Adolf Eichmann

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Synonyms for Adolf Eichmann

Austrian who became the Nazi official who administered the concentration camps where millions of Jews were murdered during World War II (1906-1962)

References in periodicals archive ?
The topic, however, did not attract much attention until the time of the Eichmann trial, when Israeli prosecutor Gideon Housner put numerous survivors on the witness stand to testify about 1933-1945 Nazi persecution and destruction of the Jews.
The logic of the Eichmann trial, as Ben-Gurion conceived of it, with its stress on general issues to the detriment of legal niceties, would have demanded exposure of the complicity of all German offices and authorities in the Final Solution--of all civil servants in the state ministries, of the regular armed forces, with their General Staff, of the judiciary, of the business world.
11) Felman writes that the Eichmann trial "dramatize[d] upon its legal stage before the audience nothing less than a conceptual revolution in the victim" (Felman, 2000).
Although the Arendt of this film is given several set pieces in which she speaks of the importance of thinking in its Heideggerian sense, it is in the final scene in which she defends her account of the Eichmann trial to her colleagues where I became aware, again, of the impossibility of bracketing.
Von Trotta employs a reasonably good strategy for integrating original black-and-white footage from the Eichmann trial into her color film.
Schindler's List" deals with a narrative of the Jewish history like prosecutor Hausner during the Eichmann trial, but it is accompanied by a notable shift in perspective.
Furthermore, the second chapter "Founding a Nation, Healing a Wound," still focuses on Arendt's book and makes the important distinction between "Crimes against the Jewish People" and "Crimes against Humanity"; it draws attention to the impact of the Eichmann trial, and concludes that Arendt is able, through the act of writing, to "construct her 'own' scene of justice, in which she pronounces her own verdict, which is not delivered in the name of the law but instead uttered in the first-person plural of the 'we' who inhabit Earth" (61).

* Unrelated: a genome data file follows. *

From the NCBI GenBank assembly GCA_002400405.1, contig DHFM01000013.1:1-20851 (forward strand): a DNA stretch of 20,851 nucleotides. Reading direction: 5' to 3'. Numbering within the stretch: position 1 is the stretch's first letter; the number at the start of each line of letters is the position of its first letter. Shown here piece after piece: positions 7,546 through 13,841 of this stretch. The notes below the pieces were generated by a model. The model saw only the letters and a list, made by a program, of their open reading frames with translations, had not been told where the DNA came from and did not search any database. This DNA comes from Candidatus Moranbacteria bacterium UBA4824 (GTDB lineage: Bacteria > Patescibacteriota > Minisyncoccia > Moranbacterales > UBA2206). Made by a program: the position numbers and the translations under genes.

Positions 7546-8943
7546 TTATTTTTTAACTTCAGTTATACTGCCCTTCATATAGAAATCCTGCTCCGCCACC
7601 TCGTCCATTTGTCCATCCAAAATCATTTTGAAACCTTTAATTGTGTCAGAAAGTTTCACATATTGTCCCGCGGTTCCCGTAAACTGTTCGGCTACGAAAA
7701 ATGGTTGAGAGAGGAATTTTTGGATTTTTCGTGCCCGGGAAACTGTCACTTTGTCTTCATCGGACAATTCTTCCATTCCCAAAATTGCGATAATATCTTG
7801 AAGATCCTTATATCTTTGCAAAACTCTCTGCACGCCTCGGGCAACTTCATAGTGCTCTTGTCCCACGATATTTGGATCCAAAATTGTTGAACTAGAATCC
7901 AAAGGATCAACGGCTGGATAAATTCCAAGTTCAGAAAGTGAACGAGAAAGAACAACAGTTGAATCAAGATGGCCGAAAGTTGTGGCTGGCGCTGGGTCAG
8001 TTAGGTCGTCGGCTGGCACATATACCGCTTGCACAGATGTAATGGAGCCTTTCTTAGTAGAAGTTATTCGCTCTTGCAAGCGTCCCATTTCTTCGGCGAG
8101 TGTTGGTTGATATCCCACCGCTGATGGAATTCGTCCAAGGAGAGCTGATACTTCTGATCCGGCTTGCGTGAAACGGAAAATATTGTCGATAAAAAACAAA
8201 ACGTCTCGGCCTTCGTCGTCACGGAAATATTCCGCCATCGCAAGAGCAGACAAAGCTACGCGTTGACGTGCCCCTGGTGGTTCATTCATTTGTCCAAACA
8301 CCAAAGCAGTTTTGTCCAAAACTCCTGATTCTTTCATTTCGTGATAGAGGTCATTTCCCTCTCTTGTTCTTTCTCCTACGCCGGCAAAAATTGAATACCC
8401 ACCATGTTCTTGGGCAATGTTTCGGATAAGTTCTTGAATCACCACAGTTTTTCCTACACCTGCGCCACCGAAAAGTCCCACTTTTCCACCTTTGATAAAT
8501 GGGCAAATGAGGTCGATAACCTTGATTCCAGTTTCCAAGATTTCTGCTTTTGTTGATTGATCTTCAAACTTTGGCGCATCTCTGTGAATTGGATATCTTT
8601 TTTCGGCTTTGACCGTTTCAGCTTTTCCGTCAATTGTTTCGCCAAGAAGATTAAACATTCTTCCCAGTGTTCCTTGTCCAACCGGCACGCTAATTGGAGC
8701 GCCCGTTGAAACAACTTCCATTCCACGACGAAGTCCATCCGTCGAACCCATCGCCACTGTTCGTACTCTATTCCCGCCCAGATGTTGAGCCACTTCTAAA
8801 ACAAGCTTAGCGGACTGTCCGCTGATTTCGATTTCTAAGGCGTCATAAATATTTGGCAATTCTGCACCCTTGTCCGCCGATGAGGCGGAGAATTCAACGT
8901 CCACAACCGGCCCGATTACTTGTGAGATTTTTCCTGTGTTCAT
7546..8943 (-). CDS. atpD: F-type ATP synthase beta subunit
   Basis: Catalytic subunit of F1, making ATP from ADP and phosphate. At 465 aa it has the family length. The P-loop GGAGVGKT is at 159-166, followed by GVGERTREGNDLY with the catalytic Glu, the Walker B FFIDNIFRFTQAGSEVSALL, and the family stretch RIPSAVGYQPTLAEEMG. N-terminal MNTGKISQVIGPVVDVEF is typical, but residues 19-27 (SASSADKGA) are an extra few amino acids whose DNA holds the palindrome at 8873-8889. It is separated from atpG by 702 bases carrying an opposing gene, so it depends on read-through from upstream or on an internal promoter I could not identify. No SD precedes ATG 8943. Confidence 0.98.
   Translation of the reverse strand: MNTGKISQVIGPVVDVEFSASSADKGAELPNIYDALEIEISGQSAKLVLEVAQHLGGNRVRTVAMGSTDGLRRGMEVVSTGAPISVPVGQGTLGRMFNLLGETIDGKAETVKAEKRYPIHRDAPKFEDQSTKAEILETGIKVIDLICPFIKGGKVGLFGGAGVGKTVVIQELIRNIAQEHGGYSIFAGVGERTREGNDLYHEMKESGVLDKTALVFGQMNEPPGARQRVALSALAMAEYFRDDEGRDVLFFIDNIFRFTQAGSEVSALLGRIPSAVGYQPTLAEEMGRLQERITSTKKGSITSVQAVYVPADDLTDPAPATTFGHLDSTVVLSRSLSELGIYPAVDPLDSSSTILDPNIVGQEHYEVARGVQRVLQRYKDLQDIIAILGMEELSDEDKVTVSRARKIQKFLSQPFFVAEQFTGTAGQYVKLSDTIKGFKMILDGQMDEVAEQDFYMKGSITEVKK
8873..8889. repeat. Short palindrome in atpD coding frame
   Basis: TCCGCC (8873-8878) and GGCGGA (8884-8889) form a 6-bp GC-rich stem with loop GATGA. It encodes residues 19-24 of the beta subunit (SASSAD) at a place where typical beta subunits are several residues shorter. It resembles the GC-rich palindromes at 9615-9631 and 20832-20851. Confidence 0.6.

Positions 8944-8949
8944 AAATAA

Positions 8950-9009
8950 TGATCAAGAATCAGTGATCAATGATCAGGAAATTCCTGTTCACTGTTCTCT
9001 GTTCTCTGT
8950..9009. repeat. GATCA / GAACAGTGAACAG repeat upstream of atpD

If you examine the files of the German foreign office and the files of the Eichmann trial in Jerusalem, you will not see a mention of a secret programme," he stated.
Hannah Arendt, a German-speaking legal expert, covered the 1961 Eichmann trial.
In The Eichmann Trial, Deborah Lipstadt, a professor of modern Jewish history at Emory University, presents a thoughtfully researched and clearly written account of the courtroom proceedings and of the debates spurred by the trial.
Faced with a real feminine predicament, Arendt made the wrong choices: in her exoneration of Heidegger, her report on the Eichmann trial, and her exculpatory doctrine of eviL--Correspondence to: alr.
Where Origins was praised as a passionate, or attacked as a pathetic account of contemporary history, the report from the Eichmann trial in Jerusalem that Arendt wrote ten years later saw her accused by an old acquaintance, Gershom Scholem, of 'heartlessness' or even of lacking Herzenstakt, tact of heart.
The Prosecution in the Eichmann trial exaggerated Eichmann's role in the Holocaust, due to political considerations and ignorance.
The reason her engagement has gone largely--or perhaps entirely--unrecognized is that it occurs in connection with her appropriation of the theme from a young scholar named Yosal Rogat, who published a pamphlet in 1961 entitled The Eichmann Trial and the Rule of Law.
The book's final chapter, "From Witness of Neighbor: Arendt's Eichmann," in turn studies Arendt's famous reporting on the Eichmann trial as another contribution to incipient conceptions of responsibility within international criminal law.